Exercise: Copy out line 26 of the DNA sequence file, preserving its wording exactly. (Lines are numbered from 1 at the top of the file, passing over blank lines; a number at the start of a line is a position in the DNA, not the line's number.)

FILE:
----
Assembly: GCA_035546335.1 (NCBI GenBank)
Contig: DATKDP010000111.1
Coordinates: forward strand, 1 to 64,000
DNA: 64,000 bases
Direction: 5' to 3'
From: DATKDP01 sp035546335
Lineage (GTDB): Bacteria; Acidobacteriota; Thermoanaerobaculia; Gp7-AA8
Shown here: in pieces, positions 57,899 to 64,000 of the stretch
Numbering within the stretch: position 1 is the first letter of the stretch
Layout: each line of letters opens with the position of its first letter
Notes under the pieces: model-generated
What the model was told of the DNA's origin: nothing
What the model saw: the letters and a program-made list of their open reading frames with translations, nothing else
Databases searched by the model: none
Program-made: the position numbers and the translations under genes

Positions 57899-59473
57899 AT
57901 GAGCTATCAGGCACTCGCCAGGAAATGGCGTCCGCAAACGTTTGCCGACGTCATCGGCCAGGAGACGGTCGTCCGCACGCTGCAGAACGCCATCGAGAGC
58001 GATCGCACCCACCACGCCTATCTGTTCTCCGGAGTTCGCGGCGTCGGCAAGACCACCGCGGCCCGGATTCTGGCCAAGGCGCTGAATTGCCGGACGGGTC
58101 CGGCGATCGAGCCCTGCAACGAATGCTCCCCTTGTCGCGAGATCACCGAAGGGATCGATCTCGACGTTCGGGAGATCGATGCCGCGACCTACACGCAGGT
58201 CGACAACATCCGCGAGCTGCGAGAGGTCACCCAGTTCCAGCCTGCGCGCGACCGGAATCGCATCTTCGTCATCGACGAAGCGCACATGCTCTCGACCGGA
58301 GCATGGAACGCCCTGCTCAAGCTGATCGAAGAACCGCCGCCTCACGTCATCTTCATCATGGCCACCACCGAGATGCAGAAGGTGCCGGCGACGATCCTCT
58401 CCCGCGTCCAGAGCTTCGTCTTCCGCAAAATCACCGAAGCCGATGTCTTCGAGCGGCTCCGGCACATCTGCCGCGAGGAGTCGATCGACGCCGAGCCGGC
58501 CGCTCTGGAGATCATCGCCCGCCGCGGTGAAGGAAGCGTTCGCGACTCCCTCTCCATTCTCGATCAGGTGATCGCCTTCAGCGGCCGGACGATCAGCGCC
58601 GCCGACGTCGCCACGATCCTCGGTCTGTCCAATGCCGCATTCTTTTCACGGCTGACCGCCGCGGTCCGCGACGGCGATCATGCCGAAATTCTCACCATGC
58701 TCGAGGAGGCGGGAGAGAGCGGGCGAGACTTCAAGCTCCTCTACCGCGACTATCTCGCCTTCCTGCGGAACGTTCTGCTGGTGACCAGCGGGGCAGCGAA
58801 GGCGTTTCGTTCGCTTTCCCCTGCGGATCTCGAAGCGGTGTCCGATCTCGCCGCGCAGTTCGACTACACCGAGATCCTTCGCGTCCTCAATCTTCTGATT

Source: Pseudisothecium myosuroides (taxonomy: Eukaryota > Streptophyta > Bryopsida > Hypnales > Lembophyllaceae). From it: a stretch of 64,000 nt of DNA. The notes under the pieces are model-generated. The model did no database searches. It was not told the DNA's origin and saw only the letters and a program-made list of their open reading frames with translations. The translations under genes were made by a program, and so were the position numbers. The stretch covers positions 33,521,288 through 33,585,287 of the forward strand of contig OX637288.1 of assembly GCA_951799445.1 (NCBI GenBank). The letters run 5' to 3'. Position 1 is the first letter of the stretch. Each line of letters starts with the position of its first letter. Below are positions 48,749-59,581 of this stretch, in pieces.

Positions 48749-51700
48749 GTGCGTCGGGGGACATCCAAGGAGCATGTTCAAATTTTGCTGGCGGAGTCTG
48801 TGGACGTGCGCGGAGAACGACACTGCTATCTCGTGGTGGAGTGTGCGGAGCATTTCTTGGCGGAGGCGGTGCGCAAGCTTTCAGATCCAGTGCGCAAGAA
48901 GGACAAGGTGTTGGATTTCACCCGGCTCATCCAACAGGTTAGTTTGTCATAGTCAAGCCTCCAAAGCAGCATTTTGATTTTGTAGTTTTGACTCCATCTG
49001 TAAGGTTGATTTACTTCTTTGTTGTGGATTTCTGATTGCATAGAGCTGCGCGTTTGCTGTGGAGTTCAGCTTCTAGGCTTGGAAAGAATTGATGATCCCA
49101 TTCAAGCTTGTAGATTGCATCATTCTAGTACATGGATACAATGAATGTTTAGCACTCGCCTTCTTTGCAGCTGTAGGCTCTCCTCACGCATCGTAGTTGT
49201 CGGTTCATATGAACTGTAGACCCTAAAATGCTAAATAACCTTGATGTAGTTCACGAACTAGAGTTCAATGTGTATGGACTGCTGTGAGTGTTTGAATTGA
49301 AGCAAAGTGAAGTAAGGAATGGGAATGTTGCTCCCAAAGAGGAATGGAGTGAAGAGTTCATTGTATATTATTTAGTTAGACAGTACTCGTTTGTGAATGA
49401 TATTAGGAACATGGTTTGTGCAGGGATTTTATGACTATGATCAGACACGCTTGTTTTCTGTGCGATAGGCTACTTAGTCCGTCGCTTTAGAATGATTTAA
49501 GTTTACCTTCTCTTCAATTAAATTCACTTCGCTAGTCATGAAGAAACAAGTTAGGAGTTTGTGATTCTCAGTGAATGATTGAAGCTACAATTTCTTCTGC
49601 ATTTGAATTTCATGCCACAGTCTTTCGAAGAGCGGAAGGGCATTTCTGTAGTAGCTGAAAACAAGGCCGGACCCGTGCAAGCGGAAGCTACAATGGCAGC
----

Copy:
58701 TCGAGGAGGCGGGAGAGAGCGGGCGAGACTTCAAGCTCCTCTACCGCGACTATCTCGCCTTCCTGCGGAACGTTCTGCTGGTGACCAGCGGGGCAGCGAA